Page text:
Friday, 31 July 2020

Why the eighteenth century? By Gillian Polack

My mind has been in the eighteenth century again. This is a bad habit. I studied the eighteenth century as an undergraduate and never quite escaped it.

When I went to put it into fiction, some years ago, I wondered why I did this. Why, when I was a specialist in an entirely different period, did I keep returning to the eighteenth century? I had to write a novel to find that out. The novel was just released (not a full release yet, COVID-19 has the strangest side effects) and so I find myself in the eighteenth century again, wondering what I learned about it from writing that novel.

It helped that the cover artist (Lewis Morley) is a friend and that he asked me questions about my novel when he designed the miniature street scene. I keep telling myself that this street lives in the Blue Mountains now, and that it perfectly summarises what I learned and why I had to write a novel to learn why I keep returning to the eighteenth century. Let me explain the image – that’s the simplest way of talking this through.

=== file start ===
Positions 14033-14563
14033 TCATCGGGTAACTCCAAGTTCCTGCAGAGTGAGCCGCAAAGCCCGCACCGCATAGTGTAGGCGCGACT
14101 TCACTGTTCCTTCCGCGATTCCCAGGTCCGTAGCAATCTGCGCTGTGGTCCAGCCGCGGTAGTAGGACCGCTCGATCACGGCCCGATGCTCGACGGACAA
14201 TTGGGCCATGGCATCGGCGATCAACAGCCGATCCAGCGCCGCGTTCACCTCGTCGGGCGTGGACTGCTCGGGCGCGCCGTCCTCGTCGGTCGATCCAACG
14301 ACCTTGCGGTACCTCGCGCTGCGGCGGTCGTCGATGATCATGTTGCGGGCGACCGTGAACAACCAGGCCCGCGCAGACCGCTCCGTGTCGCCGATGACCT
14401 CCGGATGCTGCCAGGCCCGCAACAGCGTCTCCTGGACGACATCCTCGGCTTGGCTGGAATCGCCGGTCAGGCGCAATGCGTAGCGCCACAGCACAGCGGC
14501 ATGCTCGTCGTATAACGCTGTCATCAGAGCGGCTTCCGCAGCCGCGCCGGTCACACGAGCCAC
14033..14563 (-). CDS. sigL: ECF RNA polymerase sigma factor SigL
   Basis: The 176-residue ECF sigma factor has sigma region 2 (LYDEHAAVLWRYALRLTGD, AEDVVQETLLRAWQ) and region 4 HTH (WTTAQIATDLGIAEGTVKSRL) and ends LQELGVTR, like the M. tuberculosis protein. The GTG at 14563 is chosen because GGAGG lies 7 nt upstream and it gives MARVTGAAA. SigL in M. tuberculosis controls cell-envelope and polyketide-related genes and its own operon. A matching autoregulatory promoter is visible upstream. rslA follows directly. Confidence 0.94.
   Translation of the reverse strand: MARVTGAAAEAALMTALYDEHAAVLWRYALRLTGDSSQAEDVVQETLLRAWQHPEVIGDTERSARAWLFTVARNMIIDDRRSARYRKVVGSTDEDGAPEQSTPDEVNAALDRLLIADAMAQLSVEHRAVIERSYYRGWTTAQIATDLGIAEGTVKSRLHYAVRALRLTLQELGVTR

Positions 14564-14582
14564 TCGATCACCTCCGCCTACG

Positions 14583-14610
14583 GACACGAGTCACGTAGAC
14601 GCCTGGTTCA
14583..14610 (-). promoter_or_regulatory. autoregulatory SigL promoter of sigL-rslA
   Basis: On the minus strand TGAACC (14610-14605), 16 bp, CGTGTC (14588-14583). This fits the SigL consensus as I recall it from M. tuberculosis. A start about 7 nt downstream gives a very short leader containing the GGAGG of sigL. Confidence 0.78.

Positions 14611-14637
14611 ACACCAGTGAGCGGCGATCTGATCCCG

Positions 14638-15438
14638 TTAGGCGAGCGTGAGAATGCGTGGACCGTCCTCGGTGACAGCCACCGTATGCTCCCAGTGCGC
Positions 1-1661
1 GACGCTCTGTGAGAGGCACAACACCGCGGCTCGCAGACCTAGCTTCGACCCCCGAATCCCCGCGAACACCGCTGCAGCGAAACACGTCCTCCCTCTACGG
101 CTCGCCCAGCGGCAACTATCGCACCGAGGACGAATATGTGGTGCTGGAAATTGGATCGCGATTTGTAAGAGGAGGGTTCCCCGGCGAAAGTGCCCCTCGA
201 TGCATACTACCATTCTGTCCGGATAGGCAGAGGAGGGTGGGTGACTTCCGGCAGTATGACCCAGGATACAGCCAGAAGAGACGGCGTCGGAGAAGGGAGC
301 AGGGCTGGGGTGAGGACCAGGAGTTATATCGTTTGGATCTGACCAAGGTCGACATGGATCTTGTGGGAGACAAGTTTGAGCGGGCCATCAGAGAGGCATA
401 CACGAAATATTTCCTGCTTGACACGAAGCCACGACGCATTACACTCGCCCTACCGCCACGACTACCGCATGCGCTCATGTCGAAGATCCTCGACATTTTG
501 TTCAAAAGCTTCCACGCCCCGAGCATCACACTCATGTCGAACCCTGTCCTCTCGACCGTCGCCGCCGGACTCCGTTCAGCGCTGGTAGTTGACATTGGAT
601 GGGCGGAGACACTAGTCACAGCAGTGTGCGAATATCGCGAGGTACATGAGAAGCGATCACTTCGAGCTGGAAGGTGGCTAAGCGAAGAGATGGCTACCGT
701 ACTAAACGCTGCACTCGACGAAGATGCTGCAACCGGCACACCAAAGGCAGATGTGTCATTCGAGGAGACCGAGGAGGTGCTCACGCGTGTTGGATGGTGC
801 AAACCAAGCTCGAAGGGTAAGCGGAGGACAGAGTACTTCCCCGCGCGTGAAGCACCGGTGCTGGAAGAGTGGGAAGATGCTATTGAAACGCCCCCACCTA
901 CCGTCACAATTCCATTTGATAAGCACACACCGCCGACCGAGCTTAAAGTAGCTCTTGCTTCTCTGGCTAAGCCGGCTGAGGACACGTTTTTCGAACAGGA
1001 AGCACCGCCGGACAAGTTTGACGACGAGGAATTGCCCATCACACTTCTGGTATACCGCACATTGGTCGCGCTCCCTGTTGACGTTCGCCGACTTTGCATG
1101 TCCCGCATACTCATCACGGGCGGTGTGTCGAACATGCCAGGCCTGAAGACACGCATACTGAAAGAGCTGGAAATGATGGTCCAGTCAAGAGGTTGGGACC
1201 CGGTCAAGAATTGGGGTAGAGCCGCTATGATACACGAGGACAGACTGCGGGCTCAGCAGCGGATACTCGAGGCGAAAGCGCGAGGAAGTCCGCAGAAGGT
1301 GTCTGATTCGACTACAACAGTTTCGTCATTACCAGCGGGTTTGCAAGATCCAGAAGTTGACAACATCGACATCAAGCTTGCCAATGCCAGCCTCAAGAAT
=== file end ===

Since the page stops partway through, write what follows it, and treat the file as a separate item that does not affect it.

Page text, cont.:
It’s not that what I do and did is complicated, it’s because I love what Lewis did with my world.

First things first: the story is fiction but I used a lot of primary sources and historical studies to write it and I used some of the primary sources in the novel itself.

The vendor in the picture reflects this. Lewis used pictures of London streets from the eighteenth century and then modified them. That modification is the heart of the questions I have been asking myself: our eighteenth century, the one I keep returning to, is never the eighteenth century at all.

The past is gone. We can’t get it back. When we return to it and return to it and return to it, we’re consolidating emotions and memories and creating our eighteenth century. It’s based on a real one. That research matters. Just as my cover picture shows, however, we start with our world and then add a doorway here or change the roofline there. It’s a work in progress. Often it’s a glorious work in progress.

This is why I keep returning there. I want to see what I remember as having enjoyed, sure, but I also want to add what I just discovered when I read a political harangue from the period. I want to use it to change my remembered eighteenth century and make it more like what I think the real one might have been like. I want to watch my eighteenth century grow and I want to look at its relationship with historical sources and with the work of archaeologists and… it’s an ongoing intellectual inquiry that fills a profound emotional need.

One day, I’ll discover why the eighteenth century is one of five places I visit to feed this emotional need. Right now, I’m enjoying the voyage. I’m enjoying it so very much that I created a future world far away from here, where the whole population is involved in a reinvention and re-creation of the eighteenth century. If I can do it, so can they.

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